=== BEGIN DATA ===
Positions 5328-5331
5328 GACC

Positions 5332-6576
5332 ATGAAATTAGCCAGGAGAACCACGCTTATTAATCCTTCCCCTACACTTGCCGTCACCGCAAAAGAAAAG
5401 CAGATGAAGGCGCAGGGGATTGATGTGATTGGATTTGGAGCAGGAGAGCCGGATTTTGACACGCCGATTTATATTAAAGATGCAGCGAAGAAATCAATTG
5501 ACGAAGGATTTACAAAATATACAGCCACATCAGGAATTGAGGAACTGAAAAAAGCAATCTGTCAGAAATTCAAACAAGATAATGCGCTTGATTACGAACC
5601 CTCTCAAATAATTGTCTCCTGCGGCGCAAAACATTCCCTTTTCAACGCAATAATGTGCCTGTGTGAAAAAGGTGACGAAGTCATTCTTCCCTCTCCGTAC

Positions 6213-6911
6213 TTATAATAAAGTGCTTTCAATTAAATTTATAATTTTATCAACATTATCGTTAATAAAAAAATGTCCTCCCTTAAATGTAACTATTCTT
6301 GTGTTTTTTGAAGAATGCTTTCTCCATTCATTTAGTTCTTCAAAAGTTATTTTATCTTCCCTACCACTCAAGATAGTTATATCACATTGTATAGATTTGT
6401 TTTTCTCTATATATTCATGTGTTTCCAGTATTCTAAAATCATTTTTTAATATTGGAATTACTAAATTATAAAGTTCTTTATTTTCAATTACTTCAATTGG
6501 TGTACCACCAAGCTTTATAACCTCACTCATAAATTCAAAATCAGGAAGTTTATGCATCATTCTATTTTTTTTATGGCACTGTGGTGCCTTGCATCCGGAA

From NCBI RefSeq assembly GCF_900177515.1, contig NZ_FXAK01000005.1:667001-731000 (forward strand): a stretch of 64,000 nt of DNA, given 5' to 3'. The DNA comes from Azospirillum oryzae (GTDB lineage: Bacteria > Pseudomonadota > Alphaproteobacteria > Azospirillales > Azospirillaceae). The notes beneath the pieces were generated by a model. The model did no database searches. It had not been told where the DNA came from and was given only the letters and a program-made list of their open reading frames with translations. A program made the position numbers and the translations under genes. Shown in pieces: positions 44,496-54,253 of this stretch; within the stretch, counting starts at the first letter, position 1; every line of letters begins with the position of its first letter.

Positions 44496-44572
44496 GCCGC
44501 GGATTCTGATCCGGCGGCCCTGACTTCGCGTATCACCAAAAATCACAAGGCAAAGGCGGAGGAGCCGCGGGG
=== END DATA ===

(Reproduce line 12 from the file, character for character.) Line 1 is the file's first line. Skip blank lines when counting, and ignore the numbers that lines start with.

6501 TGTACCACCAAGCTTTATAACCTCACTCATAAATTCAAAATCAGGAAGTTTATGCATCATTCTATTTTTTTTATGGCACTGTGGTGCCTTGCATCCGGAA